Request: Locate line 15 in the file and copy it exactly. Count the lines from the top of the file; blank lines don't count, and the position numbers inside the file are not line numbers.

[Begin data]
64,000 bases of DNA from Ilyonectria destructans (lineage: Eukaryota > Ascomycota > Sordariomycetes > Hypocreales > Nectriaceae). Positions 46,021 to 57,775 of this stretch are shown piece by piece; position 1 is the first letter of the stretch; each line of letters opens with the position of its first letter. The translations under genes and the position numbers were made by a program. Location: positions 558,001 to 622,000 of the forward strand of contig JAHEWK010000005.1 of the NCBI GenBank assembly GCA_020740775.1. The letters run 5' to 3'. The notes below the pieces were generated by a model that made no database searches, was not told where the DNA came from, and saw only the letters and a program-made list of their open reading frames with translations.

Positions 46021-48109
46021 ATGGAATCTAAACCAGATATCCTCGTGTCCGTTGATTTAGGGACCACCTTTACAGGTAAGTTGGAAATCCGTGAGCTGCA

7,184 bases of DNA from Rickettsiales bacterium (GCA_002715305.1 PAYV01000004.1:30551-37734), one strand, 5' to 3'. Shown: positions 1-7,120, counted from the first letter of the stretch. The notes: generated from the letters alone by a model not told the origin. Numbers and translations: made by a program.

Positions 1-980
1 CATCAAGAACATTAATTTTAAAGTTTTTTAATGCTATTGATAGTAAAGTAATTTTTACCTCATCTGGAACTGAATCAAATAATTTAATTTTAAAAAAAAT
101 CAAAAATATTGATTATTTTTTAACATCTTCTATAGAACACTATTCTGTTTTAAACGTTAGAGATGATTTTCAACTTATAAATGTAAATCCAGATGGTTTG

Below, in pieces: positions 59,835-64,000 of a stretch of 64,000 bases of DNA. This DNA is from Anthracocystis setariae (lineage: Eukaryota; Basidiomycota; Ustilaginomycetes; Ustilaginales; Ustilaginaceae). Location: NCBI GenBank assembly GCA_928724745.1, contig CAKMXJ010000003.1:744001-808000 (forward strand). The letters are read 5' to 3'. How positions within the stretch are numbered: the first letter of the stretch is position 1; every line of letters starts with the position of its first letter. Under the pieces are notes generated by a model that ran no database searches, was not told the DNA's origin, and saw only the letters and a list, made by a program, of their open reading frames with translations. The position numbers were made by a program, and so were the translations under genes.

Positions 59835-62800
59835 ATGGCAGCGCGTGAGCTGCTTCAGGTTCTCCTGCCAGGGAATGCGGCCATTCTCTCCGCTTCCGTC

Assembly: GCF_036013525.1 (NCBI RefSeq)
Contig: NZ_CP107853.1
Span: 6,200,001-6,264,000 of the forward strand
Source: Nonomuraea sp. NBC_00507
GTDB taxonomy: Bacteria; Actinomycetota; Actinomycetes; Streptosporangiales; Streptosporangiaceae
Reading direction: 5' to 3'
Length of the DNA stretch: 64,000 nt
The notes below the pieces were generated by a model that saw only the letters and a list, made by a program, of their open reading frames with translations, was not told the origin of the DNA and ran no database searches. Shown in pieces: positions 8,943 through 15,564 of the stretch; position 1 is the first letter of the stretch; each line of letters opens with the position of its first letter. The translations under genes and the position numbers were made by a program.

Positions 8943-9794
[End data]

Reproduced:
GTDB taxonomy: Bacteria; Actinomycetota; Actinomycetes; Streptosporangiales; Streptosporangiaceae